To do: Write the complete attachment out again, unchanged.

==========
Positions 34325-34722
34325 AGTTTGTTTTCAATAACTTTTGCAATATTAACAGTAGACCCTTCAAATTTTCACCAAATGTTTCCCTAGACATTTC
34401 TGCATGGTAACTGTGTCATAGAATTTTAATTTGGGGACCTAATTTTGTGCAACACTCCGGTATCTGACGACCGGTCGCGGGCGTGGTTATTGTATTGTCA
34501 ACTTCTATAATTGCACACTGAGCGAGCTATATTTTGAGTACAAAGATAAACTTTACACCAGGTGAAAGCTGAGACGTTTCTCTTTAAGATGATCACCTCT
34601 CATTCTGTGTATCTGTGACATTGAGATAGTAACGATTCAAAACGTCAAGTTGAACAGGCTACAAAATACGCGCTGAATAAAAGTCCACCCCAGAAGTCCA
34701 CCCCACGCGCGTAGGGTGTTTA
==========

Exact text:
Positions 34325-34722
34325 AGTTTGTTTTCAATAACTTTTGCAATATTAACAGTAGACCCTTCAAATTTTCACCAAATGTTTCCCTAGACATTTC
34401 TGCATGGTAACTGTGTCATAGAATTTTAATTTGGGGACCTAATTTTGTGCAACACTCCGGTATCTGACGACCGGTCGCGGGCGTGGTTATTGTATTGTCA
34501 ACTTCTATAATTGCACACTGAGCGAGCTATATTTTGAGTACAAAGATAAACTTTACACCAGGTGAAAGCTGAGACGTTTCTCTTTAAGATGATCACCTCT
34601 CATTCTGTGTATCTGTGACATTGAGATAGTAACGATTCAAAACGTCAAGTTGAACAGGCTACAAAATACGCGCTGAATAAAAGTCCACCCCAGAAGTCCA
34701 CCCCACGCGCGTAGGGTGTTTA